Reversible skeletal abnormalities in γ-glutamyl transpeptidase-deficient mice Academic Article uri icon

Overview

MeSH Major

  • Bone Diseases, Metabolic
  • Glutathione
  • Spine
  • Tibia
  • gamma-Glutamyltransferase

abstract

  • Gamma-glutamyl transpeptidase (GGT) is a widely distributed ectopeptidase responsible for the degradation of glutathione in the gamma-glutamyl cycle. This cycle is implicated in the metabolism of cysteine, and absence of GGT causes a severe intracellular decrease in this amino acid. GGT-deficient (GGT-/-) mice have multiple metabolic abnormalities and are dwarf. We show here that this latter phenotype is due to a decreased of the growth plate cartilage total height resulting from a proliferative defect of chondrocytes. In addition, analysis of vertebrae and tibiae of GGT-/- mice revealed a severe osteopenia. Histomorphometric studies showed that this low bone mass phenotype results from an increased osteoclast number and activity as well as from a marked decrease in osteoblast activity. Interestingly, neither osteoblasts, osteoclasts, nor chondrocytes express GGT, suggesting that the observed defects are secondary to other abnormalities. N-acetylcysteine supplementation has been shown to reverse the metabolic abnormalities of the GGT-/- mice and in particular to restore the level of IGF-1 and sex steroids in these mice. Consistent with these previous observations, N-acetylcysteine treatment of GGT-/- mice ameliorates their skeletal abnormalities by normalizing chondrocytes proliferation and osteoblastic function. In contrast, resorbtion parameters are only partially normalized in GGT-/- N-acetylcysteine-treated mice, suggesting that GGT regulates osteoclast biology at least partly independently of these hormones. These results establish the importance of cysteine metabolism for the regulation of bone remodeling and longitudinal growth.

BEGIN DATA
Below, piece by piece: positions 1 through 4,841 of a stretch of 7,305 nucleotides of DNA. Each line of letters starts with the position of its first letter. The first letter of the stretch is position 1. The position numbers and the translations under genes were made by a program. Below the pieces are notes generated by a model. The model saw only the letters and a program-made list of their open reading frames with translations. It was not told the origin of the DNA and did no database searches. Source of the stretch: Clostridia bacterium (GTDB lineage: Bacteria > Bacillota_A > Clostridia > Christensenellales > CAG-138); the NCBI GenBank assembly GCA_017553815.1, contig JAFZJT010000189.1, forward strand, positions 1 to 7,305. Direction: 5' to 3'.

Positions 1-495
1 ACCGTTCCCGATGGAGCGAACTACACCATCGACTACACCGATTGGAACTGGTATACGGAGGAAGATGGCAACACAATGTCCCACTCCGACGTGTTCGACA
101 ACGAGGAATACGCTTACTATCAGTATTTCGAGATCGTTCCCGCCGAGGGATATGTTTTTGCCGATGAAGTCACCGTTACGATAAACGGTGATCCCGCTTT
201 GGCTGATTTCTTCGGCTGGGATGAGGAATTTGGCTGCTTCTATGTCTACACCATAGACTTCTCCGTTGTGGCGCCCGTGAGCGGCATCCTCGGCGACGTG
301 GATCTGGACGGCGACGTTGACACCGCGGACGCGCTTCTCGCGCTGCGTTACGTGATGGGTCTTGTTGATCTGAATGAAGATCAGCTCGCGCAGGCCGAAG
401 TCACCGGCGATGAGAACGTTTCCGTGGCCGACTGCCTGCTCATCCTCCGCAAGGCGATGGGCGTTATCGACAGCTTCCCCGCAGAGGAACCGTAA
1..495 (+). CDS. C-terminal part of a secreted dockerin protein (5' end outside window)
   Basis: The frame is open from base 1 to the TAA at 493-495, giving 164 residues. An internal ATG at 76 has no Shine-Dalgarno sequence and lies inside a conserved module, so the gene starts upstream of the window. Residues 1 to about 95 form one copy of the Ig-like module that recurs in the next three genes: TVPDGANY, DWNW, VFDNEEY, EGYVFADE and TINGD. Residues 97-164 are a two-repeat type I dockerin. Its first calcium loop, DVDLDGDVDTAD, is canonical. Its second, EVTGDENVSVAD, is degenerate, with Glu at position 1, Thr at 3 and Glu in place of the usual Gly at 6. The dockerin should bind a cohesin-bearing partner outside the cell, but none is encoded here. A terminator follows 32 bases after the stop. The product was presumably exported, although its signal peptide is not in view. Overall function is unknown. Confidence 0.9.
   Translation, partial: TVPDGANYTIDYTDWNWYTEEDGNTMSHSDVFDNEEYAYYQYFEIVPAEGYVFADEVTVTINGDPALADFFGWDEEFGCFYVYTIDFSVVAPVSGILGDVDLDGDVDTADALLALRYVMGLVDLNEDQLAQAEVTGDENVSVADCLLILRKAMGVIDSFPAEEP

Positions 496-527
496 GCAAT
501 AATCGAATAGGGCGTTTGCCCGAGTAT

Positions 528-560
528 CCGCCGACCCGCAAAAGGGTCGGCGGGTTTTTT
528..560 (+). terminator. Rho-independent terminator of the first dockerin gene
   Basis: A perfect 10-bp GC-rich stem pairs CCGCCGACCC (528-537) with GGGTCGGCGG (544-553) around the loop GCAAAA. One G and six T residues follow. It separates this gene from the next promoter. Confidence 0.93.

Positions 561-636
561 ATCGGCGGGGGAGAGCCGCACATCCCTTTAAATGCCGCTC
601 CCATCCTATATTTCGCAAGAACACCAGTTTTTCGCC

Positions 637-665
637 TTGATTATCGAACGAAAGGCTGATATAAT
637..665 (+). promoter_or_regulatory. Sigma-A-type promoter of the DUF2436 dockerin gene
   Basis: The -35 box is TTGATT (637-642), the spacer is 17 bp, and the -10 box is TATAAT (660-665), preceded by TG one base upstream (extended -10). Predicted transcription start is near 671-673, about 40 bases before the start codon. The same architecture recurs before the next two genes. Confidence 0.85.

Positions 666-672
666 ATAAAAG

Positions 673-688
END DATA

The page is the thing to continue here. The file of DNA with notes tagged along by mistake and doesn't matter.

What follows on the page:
publication date

  • July 2003

Research

keywords

  • Academic Article

Identity

Language

  • eng

Digital Object Identifier (DOI)

  • 10.1210/en.2002-0071

PubMed ID

  • 12810527

Additional Document Info

start page

  • 2761

end page

  • 4

volume

  • 144

number

  • 7